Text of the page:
In the past three Six Nations in a World Cup year, England have won the Championship, 2003 and 2011 and to do that for a third time would mean having to beat Ireland, the holders on their own turf and beating Wales, on their own turf tonight with Le Crunch against France as the final game of the tournament as whole in Twickenham. The Autumn series saw the Red Rose finishing strong after defeats to South Africa and New Zealand, the latter being proof of that England are capable in going head to head with the world’s best, with wins over a passionate Samoa and a tired Australia, where Johnny May stood out. Since November, many English Premiership sides have stepped from the shadows of European rugby in to the forefront with Wasps and Bath leading the charge.

Both the above clubs are well represented in the Lancaster’s championship squad, Bath backs like Anthony Watson, Jonathan Joseph and George Ford have all been rewarded for their very good club form with a call-up, like James Haskell for the now-Coventry based Wasps outfit. Whilst cross-code player Sam Burgess needs to settle for a place in the Saxons squad along with Christian Wade from Wasps, probably one of the most exciting attacking in world rugby, questions must still exist about his defensive ability.

Last year’s player of the Six Nations Mike Brown will start without a doubt, his only threat to the full-back sweater being Ben Foden who suffered a horrific knee injury in a European Cup tie against the Ospreys. The wingers are exciting and Jack Nowell of Exeter Chiefs is back in the set-up, inside them Lancaster has very different types of centre to choose from, big tackling Brad Barritt, quick-footed Kyle Eastmod, second-five eight Billy Twelvetrees and talented Jonathan Joseph, it’s a tough choice, but Barritt’s security without the ball secures him one of the berths. The fly-half shirt will be contested between Danny Cipriani and George Ford, both play the ball on the gain line and attack the defensive line, unlike third choice outside-half, Stephen Myler. Ben Youngs and his recent form deserves the starting berth at scrum-half.

As stated above James Haskell should also get a start, captain Chris Robshaw continues to be a subject of questioning regarding his play as an openside, veteran Nick Easter has been going well for Harlequins but Billy Vunipola’s performance against Munster might stick in Lanacaster’s memory. England’s front-five will be physical as usual, youngster Geroge Kruis was impressive in November, Dan Cole’s back from injury and Dylan Hartley has kept his disciplinary record as of late. England need to set a platform so to give the likes of Ford, Joseph and Mike Brown space, and it comes from solid set-piece, and behind champions Ireland had the best scrum and lineout success rate in last year’s competition.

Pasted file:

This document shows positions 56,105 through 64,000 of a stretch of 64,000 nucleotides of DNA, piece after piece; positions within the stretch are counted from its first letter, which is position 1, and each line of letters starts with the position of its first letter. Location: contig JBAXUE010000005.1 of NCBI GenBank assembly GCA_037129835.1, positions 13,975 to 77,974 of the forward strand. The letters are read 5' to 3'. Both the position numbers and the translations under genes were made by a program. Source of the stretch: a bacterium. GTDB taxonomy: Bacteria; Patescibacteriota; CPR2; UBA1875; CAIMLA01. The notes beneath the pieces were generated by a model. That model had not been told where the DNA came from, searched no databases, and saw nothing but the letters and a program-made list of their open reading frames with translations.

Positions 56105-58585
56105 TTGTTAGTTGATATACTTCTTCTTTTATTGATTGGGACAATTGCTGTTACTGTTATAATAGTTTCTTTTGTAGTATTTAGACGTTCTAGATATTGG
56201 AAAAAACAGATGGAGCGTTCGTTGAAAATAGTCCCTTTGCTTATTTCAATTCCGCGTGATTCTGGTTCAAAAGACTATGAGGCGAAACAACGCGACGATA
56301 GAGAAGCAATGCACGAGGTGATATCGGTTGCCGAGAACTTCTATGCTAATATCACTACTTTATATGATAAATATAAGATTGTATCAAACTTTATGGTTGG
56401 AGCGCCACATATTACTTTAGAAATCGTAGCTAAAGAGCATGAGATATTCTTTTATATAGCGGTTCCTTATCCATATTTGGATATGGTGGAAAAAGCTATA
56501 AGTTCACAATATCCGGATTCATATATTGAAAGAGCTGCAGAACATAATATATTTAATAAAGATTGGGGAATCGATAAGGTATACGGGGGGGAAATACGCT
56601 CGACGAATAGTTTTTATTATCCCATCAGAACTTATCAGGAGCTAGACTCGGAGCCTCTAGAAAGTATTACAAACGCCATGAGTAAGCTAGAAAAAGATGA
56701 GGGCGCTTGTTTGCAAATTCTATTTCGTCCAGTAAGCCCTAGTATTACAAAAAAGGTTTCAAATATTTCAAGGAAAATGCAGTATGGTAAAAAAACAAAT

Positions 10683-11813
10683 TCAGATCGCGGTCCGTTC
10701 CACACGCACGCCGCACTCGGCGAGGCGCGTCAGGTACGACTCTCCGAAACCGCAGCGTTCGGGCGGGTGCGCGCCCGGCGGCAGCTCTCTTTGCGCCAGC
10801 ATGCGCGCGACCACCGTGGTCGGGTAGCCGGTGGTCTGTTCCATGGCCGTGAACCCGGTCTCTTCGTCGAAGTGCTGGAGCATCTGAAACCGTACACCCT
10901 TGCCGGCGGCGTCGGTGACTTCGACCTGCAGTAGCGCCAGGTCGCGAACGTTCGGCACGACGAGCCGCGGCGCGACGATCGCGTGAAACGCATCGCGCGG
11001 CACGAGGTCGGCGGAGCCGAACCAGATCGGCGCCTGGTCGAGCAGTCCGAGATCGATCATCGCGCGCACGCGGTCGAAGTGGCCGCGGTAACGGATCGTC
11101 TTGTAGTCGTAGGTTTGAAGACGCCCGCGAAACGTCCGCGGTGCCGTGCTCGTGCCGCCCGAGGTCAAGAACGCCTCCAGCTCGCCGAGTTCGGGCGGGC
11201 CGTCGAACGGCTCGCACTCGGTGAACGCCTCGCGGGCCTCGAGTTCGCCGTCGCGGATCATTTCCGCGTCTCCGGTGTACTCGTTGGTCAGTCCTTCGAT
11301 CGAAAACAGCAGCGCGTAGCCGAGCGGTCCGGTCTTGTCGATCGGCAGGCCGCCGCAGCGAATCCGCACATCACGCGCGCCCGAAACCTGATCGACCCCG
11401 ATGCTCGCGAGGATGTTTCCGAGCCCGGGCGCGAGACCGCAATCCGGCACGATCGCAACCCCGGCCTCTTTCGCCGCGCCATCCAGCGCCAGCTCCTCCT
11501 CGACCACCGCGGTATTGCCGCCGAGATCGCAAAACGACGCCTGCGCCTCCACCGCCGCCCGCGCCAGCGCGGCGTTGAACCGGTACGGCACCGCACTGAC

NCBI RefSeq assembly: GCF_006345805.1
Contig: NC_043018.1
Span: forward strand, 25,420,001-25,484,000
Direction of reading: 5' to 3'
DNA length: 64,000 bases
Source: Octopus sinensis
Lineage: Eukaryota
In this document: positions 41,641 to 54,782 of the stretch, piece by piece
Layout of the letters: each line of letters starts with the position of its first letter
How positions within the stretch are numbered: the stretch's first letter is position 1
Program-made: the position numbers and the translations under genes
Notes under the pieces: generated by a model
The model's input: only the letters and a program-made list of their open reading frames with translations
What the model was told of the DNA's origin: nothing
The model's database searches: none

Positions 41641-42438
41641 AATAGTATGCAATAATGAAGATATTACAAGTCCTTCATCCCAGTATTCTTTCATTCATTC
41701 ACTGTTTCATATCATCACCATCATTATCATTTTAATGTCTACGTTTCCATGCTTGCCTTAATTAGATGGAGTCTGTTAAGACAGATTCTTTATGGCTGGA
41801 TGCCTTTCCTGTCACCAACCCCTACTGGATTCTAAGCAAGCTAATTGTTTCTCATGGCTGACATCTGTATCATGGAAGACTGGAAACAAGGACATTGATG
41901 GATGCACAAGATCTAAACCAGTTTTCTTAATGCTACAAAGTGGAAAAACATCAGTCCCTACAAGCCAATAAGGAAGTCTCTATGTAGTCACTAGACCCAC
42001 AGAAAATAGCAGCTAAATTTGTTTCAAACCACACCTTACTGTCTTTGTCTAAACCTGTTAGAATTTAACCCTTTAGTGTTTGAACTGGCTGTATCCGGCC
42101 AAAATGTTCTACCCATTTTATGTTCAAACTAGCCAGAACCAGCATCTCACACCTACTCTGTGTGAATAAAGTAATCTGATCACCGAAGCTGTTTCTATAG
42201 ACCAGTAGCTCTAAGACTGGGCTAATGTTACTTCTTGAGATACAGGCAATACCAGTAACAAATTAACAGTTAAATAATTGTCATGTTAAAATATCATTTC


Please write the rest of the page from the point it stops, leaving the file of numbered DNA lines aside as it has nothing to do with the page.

England’s club form in Europe, as seen with the Top 14 is very good, and the meat of the squad is made up of Champions’ Cup quarter-finalists. The Bath contingent could prove be key, especially in the backs. George Ford has his doubters from the tee, James Haskell is the in-form English back-rower, and he needs to replicate it on the international scene, he’s now seen as a senior member of the English squad. Mike Brown will not be the player of the Championship this time round, but his three-quarter partners Jonathan Joseph or Anthony Watson could take it. First up is Wales, with no representation in the last eight of the Champions Cup, but international rugby is that 10% different to European rugby, and I don’t think Stuart Lancaster knows his strongest matchday squad, let alone starting fifteen, yet.

Star Player: George Ford

Young Player to look out for: Jonathan Joseph

Most tries Six Nation 2015: Jonny May

Erik Olsson’s Final Table:

Ireland, Wales, France, England, Scotland, Italy

Illtud Dafydd’s Final Table:

Ireland, Wales, Scotland, England, France, Italy